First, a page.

The solution (or at least the lesser evil) is to monitor a broad, diversified set of indicators for estimating recession risk. Why? For the same reason that you wouldn’t use four stocks to measure the broad trend in overall market. Fortunately, there are a number of robust possibilities for evaluating the macro picture, starting with the Chicago Fed National Activity Index. Another choice that’s updated on these pages: the US Economic Profile, which monitors business cycle risk across a spectrum of indicators.
The case for a diversified basis for assessing the state of the economy’s forward momentum at this point should be a no-brainer. The last several years have witnessed several high-profile predictions of recession come to naught, largely due to embracing misleading signals born of cherry-picking the numbers in some degree. Another (and related) pitfall is rushing to judgment. There’s great drama to be mined with breathless analysts telling us that the lastest data point from 20 minutes ago is a game-changer. But a sober review of who’s made reasonably good calls on the business cycle–and the underlying methodologies–over the years isn’t kind to attention-grabbing headlines and feverish pronouncements on macro trends.
Some analysts like to make a case for picking out one or two indicators that, for historical reasons, seem to tell us all that we need to know. But every recession is different because every expansion is unique. The business cycle through history rhymes to a degree, but it evolves as well, sometimes radically so. This isn’t opinion; it’s fact, as I detail in my book on monitoring the business cycle for timely clues about recession risk.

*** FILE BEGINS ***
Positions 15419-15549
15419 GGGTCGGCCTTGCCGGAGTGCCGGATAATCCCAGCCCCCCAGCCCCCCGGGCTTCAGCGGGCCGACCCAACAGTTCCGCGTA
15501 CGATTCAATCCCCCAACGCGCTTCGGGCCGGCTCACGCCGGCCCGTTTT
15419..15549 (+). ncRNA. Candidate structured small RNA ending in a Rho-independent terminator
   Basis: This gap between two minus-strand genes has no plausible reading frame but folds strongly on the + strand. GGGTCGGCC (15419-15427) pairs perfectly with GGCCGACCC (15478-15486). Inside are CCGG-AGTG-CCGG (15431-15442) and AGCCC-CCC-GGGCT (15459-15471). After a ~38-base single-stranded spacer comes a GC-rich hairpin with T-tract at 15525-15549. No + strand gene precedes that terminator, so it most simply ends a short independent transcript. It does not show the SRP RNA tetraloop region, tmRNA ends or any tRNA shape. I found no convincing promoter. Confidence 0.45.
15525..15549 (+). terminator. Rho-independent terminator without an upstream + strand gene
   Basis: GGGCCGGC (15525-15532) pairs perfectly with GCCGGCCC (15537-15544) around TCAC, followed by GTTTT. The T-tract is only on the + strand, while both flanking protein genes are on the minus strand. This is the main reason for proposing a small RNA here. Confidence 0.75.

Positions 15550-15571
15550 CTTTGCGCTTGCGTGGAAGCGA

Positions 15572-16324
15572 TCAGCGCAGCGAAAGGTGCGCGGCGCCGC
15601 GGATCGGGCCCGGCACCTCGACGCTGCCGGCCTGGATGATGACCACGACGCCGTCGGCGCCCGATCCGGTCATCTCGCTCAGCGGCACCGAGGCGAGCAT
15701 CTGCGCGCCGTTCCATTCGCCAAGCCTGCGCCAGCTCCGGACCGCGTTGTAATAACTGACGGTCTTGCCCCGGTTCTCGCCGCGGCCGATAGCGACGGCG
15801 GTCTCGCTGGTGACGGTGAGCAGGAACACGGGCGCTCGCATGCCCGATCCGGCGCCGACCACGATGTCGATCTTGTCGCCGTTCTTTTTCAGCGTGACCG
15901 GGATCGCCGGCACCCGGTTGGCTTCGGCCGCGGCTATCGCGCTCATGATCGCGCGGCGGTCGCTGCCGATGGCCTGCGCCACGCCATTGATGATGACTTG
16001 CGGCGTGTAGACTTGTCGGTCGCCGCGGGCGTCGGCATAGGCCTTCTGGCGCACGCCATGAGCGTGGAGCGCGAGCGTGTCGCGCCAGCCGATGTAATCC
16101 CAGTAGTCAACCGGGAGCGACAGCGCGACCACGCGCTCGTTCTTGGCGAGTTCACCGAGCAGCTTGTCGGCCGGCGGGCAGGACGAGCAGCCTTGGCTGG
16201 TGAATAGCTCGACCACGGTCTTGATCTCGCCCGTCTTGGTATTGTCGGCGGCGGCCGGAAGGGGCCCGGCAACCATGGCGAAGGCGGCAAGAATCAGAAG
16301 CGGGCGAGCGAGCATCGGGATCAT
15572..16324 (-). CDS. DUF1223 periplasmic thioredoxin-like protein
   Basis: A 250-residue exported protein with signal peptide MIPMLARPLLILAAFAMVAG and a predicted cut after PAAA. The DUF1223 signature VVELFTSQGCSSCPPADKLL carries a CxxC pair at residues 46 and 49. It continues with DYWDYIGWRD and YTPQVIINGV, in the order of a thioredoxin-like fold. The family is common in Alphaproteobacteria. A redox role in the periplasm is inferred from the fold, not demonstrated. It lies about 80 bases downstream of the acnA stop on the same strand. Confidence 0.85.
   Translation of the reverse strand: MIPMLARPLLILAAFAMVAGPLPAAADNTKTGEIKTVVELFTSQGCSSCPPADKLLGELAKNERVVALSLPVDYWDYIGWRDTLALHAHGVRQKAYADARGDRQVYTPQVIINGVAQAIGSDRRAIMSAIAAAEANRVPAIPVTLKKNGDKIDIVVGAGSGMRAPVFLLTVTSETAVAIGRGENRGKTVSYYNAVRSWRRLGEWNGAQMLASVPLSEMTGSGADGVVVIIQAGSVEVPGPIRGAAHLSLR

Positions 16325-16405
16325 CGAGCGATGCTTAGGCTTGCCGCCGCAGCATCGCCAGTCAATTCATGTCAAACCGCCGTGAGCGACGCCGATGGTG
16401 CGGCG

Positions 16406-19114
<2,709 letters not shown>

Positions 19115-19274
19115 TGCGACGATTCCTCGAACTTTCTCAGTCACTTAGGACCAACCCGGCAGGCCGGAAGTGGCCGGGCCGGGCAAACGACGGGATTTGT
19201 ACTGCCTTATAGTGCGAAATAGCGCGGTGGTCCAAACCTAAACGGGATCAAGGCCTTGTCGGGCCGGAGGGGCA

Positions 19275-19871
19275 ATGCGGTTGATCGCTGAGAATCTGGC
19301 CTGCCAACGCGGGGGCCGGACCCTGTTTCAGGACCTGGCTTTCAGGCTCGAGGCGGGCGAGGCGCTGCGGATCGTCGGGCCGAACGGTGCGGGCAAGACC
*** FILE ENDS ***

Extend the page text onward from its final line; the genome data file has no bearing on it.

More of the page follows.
The incentive to dismiss this advice is linked to the hope that we’ll see major shifts in the macro trend earlier and/or more clearly by looking at fewer variables. An intriguing idea, but it’s misguided. The truth is that no one really knows what will trigger a recession the next time. Looking to the past is flawed, but it’s the only game in town. How we decide to review the past matters, though.
If we know which indicators will be relevant, and when, the solution for real-time analysis would be obvious. Unfortunately, it’s never really clear what stress points will be crucial the next time, or when. The next best thing is keeping an eye on a proxy that draws on a broad set of cyclical signals. The goal is developing timely signals that are relatively reliable. That’s tougher than it sounds, in part because there’s a direct tradeoff between the two. It’s easy to develop timely signals, but without the reliability factor it’s all rather meaningless–and vice versa.
The only way to maximize the relevance on each front, at the same time, is to analyze a carefully selected mix of indicators. That’s a yawn if you’re looking for snappy headlines, but it’s the only solution if you’re trying to minimize the potential for surprises in the art/science of business-cycle analysis. We’re all going to recognize the arrival of the next recession after the fact–that’s fate. The question is how long is long?
On that note, recession risk is still quite low, based on a broad review of the published numbers. Yes, the housing market may be an early sign of trouble; ditto the weak trend in commodity prices. But there are many positives one could point to as well. But it’s ridiculous to get into a tit-for-tat debate–my indicators are better than yours! The emphasis should be on developing superior multi-factor business cycle benchmarks. Fortunately, there’s no shortage of efforts on this crucial work. The bad news is that you’re not likely to read about it unless you’re looking beyond the usual suspects.